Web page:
Sixteen minutes into this match, the Chelsea fans broke into a chant of ‘There’s only one Di Matteo’, in honour of the man who wore No 16 with distinction in their midfield, then coached the club to its 2012 Champions League triumph.
The chant, which seemed to have been retired since Jose Mourinho replaced Roberto Di Matteo’s successor, Rafa Benitez, as Chelsea manager, was the Italian’s only good moment of a dreadful night.
Even then, any happiness will have been tempered as the Schalke team he now coaches were 1-0 down to Chelsea and looking in danger of being overwhelmed. Chelsea, who had taken the lead in the second minute through John Terry, settled for five goals. With the others scored by Willian, Didier Drogba, Ramires and an own goal, their only disappointment was that Diego Costa failed to break his Champions League duck for the club.
Goals, though, will surely come given his ability and the number of chances Chelsea are currently creating. Costa may, though, have to wait until the knockout matches in the spring as there is no need to play him against Sporting next month, as this win secured Chelsea top spot in group G.
It also underlined their status as the only English side capable of preventing Real Madrid, Barcelona or Bayern Munich winning the competition this season.
Mourinho, eager to ease the pressure of fixtures next month by qualifying for the last 16 early, selected his strongest side, unchanged one from the team that extended their unbeaten start to the season to 18 games by beating West Brom on Saturday.
The only survivor from the Chelsea XI that started the Champions League final under Di Matteo was Gary Cahill (though, but for suspension, Terry and Branislav Ivanovic would have played in Munich).
Mourinho was reluctant to talk about Di Matteo’s ‘history’ with Chelsea before the match, but he has history of his own at this ground. The Aufshalke Arena was where he won his first Champions League, masterminding Porto’s 3-0 win. He has been back since, most recently last season when Chelsea cruised to a 3-0 win.
Within two minutes, this tie seemed destined to go the same way as Chelsea swept into the lead. With right-back Atsuto Uchida caught upfield, Chelsea counter-attacked through Oscar who released Costa. He broke forward, cut inside his marker, and brought a fine, low save from Ralf Fährmann.
Chelsea were not to be denied for long, though, as the resulting corner was delivered by Cesc Fabregas onto the brow of Terry, who headed powerfully home. At 86 seconds, it was Chelsea’s fastest Champions League goal.
It was also the perfect riposte from his team for the embarrassment Mourinho endured before kick-off. Doubtless seeking to make a point – as there is little he does unplanned – he perched at the top of the tunnel in full view of the banks of photographers to wait for Di Matteo. The players came past, the mascots came past, the various staff came out, the mascots came back. Mourinho waited, and waited. Finally Di Matteo emerged, the pair exchanged the most perfunctory of handshakes and Mourinho stalked off to the bench. On the pitch, it was Di Matteo’s team being embarrassed.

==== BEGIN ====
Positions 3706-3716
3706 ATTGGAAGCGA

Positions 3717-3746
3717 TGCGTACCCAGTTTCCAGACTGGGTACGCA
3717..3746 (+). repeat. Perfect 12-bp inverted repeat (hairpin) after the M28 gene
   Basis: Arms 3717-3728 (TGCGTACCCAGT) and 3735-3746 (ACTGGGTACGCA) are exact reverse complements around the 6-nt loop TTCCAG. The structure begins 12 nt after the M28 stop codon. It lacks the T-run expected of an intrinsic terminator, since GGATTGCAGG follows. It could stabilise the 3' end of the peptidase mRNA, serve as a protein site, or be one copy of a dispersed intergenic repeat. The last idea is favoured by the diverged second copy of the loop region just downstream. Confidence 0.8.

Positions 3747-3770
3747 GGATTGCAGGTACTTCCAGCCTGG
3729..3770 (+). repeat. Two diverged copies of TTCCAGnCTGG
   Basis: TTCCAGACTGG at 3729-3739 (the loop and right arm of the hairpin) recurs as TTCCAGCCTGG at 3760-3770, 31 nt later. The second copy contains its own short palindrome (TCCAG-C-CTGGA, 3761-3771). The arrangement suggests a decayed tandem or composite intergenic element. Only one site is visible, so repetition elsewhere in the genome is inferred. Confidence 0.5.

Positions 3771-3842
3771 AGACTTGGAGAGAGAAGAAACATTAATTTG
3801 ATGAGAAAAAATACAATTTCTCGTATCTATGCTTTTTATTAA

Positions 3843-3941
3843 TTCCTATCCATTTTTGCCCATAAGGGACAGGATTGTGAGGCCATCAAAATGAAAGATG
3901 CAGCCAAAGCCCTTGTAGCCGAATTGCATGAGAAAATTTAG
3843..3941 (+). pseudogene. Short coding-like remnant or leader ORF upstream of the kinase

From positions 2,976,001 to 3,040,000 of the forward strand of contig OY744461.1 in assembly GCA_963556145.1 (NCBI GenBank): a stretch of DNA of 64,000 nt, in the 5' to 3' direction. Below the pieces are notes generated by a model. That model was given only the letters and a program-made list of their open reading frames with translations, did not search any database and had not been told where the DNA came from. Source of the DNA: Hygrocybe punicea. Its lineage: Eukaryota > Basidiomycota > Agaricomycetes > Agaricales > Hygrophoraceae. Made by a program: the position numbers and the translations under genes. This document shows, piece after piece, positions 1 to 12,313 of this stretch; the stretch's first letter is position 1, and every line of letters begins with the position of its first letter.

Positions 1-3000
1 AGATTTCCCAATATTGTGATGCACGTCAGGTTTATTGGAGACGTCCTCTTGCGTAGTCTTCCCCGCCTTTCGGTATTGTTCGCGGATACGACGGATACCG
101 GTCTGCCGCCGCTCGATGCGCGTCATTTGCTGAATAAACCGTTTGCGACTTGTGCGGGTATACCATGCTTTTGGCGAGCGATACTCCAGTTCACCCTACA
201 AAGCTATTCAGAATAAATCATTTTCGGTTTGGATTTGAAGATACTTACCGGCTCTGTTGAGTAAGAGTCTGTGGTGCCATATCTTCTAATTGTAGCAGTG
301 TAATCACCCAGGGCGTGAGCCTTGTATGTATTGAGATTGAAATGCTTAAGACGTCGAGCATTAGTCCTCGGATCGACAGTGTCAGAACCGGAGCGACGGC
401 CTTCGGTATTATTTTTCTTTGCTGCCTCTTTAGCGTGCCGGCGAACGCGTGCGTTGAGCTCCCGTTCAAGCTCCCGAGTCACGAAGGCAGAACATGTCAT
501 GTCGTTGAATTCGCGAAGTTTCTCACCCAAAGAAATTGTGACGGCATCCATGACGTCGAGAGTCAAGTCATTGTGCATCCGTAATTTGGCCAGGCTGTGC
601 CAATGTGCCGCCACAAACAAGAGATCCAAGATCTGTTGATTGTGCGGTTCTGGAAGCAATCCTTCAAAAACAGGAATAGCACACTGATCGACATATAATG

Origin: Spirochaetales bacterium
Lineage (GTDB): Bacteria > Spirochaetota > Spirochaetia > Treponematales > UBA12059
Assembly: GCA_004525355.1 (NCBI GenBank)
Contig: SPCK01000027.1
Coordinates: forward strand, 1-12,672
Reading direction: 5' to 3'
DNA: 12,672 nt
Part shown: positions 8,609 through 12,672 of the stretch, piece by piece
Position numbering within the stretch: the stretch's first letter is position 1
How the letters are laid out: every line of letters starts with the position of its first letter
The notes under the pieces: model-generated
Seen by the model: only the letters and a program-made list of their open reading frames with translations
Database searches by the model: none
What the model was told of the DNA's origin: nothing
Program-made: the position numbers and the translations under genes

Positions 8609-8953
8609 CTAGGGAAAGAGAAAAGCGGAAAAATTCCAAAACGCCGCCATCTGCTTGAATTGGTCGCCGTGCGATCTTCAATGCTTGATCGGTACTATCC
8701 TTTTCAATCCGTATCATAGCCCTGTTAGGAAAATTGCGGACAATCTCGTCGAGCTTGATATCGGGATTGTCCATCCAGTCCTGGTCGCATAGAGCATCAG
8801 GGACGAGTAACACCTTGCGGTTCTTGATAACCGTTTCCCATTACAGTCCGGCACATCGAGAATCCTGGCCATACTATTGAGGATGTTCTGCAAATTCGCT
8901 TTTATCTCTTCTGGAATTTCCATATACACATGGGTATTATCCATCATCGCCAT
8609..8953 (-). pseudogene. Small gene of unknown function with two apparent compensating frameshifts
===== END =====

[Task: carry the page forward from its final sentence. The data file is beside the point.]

Branislav Ivanovic and Costa both had opportunities to double Chelsea’s lead before, in a rare spell of possession, Eric Maxim Choupo-Moting chanced a shot that looped up off Cahill and onto the bar. It was a freak effort, but enough to bring Mourinho to his feet berating his team, pulling Oscar and Fabregas aside for instructions.
They clearly paid heed and in the 29th minute, Chelsea conjured a beautiful goal. A series of swift passes involving several players ended with Willian driving a low shot straight through Fährmann.
If the goalkeeper was unhappy with that, his hapless defenders were faring no better. Having earlier rescued a poor back-pass by Benedikt Höwedes, Fährmann had to come flying from his goal again as Marco Höge left another pass short. Costa got there first but stumbled as he went past the keeper, possibly clipped by Fährmann. To the Spanish international’s credit, he kept his feet but by the time he had the ball under control, Schalke were able to clear.
Once again, the reprieve was brief. Two minutes before the break, Fährmann saved again from Costa but Jan Kirchoff, under no real pressure, headed Fabregas’ corner into his own net. Unsurprisingly, the half-time whistle was greeted with boos by the home support.
Chelsea were content to sit back in the second period, conserve energy and look to hit Schalke on the break. Costa, Willian and Oscar all had chances but improved defending – and some poor judgement in possession – meant Schalke survived further punishment until the 76th minute. Then Schalke’s high line was caught out again this time by a Fabregas pass to Willian. The Brazilian drew Fährmann before squaring for Drogba – the hero of 2012 – to tap in. Then, little over a minute later, Drogba turned provider, chipping a cross over Fährmann that Ramires headed in at the far post.
André Schürrle and Edin Hazard could have added a sixth in the closing stages but Chelsea fans did not appear to mind their failure to do so, perhaps they felt Di Matteo had suffered enough.
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